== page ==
Angle-closure glaucoma, which can be acute or chronic and is caused by a physical obstruction of the anterior chamber angle, is one of the many kinds of glaucoma. Severe ocular discomfort and redness, blurred vision, colorful halo rings surrounding lights, headaches, nausea, and vomiting are all signs of acute angle closure. IOP (intraocular pressure) is increased. To prevent irreversible vision loss, the acute disease must be treated right away with a variety of topical and systemic medications. Iridotomy is then the only option left.
Primary angle-closure glaucoma
Young individuals do not have narrow angles normally. The lens of the eye keeps expanding as individuals age. This growth causes the iris to advance in some people but not all, narrowing the angle. Family history, old age, and ethnicity are risk factors for developing narrow angles; the risk is higher in Asian and Inuit people and lower in European and African individuals.
The space between the iris at the pupil and the lens is likewise extremely small in those with narrow angles. Aqueous cannot travel between the lens and iris, via the pupil, and into the anterior chamber when the iris dilates due to forces pulling the iris centripetally and posteriorly (this action is termed a pupillary block). The angle is closed as a result of pressure from the ciliary body’s continuing secretion of aqueous into the posterior chamber, which pushes the peripheral iris anteriorly and causes an iris that bows forward (called an iris bombe). This closure prevents aqueous outflow, which causes an increase in intraocular pressure that is rapid (within hours) and severe (> 40 mm Hg) (IOP).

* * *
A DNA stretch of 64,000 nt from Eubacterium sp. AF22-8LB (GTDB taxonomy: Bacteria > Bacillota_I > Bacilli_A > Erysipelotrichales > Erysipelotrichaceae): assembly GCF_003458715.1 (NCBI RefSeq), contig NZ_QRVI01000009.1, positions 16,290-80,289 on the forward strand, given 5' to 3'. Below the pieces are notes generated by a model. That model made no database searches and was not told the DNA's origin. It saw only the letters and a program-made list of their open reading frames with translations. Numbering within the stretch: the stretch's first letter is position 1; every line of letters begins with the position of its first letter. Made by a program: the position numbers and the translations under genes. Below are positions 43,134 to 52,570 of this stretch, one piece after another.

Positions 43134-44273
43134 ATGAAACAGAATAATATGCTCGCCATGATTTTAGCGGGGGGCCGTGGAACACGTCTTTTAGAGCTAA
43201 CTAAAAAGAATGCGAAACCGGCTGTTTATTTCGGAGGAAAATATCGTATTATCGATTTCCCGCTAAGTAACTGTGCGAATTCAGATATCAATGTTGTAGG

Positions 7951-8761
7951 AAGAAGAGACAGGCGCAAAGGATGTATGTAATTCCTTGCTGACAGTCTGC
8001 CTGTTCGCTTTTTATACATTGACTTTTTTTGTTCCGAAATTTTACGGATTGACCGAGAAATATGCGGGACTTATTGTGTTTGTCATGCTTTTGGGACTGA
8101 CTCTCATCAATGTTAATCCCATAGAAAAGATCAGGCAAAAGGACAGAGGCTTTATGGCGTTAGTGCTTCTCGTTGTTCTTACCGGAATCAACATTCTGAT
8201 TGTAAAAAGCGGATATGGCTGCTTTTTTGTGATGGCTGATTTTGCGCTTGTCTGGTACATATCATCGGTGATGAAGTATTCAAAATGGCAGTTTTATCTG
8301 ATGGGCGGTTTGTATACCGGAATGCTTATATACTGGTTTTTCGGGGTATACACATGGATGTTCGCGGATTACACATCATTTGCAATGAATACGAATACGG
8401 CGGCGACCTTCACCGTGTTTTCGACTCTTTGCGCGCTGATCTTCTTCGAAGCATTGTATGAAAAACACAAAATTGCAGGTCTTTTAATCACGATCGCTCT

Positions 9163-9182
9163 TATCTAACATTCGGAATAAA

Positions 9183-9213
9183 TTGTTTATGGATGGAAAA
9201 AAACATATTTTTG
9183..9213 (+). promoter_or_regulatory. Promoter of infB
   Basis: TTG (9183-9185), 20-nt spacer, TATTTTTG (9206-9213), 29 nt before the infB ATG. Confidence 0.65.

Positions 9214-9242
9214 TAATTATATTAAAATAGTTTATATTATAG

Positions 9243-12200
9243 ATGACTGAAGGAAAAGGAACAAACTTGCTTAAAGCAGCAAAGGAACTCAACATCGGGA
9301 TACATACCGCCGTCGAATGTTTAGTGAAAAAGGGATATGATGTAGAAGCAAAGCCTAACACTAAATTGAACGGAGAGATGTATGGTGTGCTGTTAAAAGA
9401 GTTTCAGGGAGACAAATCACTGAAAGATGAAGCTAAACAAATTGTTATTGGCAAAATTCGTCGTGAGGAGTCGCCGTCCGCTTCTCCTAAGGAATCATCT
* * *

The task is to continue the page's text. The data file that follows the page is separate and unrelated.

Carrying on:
This illness, known as primary acute angle-closure glaucoma due to its sudden onset, is an ocular emergency that has to be treated right away. The plateau iris syndrome, in which the central anterior chamber is deep but the peripheral anterior chamber becomes shallow by a ciliary body that is moved forward, is one example of a non-pupillary block mechanism.
If the incident of pupillary block recovers spontaneously after several hours, typically after sleeping supine, intermittent angle-closure glaucoma develops.
Any person with narrow angles who has pupillary dilatation (mydriasis) may cause the iris to enter the angle and develop acute angle-closure glaucoma. This development is especially concerning when systemic medications are administered that have the potential to dilate the pupils, such as cyclopentolate and phenylephrine, or when topical medicines are used to dilate the eye for treatment or an exam.
Is glaucoma a chronic illness?
If the angle gradually narrows, scarring between the periphery of the iris and the trabecular meshwork develops; the IOP steadily rises; this is known as chronic angle-closure glaucoma..